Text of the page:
Masters Degree or Master’s Degree

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Normally, we write master’s degree, with the apostrophe. Here, the s in master’s shows a possessive (the degree of a master), not a plural. However, when we talk of a degree in a specific field, like the Science or Arts, we drop the apostrophe and the s. Instead, capitalize both the words “master” and the field: Master of Art, Master of Science. The same rule is applicable to a bachelor’s degree.

 

Peter finally took his Master’s degree from University of Massachusetts in 2017. (Here, Master is capitalised, but not degree).

Also: He earned a Master of Fine Arts from Harvard. When you abbreviate these academic degrees, it would be a good idea if you check the style book to follow consistency. The rules vary from one style book to another.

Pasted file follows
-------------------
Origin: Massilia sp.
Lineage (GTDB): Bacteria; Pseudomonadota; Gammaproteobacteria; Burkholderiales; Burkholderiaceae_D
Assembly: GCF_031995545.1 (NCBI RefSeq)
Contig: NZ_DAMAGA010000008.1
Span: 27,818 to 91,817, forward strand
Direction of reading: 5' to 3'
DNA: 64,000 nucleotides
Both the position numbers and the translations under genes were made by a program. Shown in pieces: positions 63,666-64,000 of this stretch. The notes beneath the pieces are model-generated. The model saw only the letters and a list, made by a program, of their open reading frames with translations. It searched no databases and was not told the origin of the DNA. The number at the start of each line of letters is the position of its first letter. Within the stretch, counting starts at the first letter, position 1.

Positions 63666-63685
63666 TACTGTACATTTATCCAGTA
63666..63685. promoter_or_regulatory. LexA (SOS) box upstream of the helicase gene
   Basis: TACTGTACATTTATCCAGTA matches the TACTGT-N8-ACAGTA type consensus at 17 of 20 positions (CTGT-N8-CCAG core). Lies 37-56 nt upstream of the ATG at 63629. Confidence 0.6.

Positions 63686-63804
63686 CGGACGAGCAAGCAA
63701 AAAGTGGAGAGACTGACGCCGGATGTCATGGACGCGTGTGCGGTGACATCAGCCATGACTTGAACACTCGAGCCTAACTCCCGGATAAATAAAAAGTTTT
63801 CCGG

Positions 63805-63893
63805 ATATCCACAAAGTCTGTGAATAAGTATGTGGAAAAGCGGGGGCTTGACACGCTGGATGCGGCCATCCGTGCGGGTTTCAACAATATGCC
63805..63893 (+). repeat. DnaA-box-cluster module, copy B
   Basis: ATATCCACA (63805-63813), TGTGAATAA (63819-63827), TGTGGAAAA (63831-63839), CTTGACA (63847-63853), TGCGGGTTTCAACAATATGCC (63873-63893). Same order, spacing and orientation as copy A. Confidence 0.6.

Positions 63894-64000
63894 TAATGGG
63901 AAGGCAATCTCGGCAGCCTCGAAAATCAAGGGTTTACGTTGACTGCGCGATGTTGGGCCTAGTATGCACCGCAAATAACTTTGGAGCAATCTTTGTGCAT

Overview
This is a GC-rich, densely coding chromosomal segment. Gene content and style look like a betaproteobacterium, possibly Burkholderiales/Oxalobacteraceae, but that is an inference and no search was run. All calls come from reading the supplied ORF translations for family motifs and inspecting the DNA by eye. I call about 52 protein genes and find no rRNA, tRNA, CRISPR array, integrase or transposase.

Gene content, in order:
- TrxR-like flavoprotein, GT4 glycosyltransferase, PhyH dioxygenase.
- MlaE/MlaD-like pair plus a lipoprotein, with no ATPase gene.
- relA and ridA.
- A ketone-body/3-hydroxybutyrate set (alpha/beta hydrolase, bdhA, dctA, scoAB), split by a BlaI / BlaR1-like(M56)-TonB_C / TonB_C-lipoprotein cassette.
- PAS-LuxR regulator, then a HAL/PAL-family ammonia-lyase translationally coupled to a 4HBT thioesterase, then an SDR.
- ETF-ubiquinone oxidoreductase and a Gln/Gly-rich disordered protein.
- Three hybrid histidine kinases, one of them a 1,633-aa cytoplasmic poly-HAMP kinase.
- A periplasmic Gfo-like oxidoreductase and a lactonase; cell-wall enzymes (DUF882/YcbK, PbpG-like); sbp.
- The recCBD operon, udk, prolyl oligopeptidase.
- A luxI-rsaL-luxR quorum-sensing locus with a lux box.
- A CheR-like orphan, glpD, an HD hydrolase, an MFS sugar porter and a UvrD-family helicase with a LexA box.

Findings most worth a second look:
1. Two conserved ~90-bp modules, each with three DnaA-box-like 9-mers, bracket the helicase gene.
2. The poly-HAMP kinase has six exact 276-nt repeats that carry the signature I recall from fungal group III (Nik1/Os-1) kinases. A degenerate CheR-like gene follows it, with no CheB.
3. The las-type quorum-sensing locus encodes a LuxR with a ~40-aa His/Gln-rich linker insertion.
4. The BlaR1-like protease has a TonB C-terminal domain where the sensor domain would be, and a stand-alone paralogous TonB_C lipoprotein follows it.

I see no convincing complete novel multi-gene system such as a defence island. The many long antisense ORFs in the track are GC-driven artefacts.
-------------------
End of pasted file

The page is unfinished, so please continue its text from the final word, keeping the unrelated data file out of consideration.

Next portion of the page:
These academic degrees can be abbreviated as MS, M.S., MSc, M.Sc., SM, S.M. (A Master of Science; Latin: Magister Scientiae), likewise, MA or M.A., and if the concerned university insists on Latin phrases, we can abbreviate it as AM or A.M. from the Latin Artium Magister.

Bachelor’s Degree adopts the same spelling rules as master’s degree. When we talk about the degree in general, we don’t need to capitalize it, the bachelor’s is written as a possessive, not a plural:

He has become so wayward, neglecting his studies and hanging around with bad company, that it wouldn’t be easy for him to get his bachelor’s degree.

He did his Bachelor of Science in Radiology at Boston College.

Mark will finally get a Master of Arts degree from the Occidental College.

Jane did an MA in fine arts at Louisiana State University.

Sophia had earned a Master’s Degree in business administration at the Guilford College before she migrated to Canada. 

Can you suggest how I can get a bachelor’s degree without going to college?

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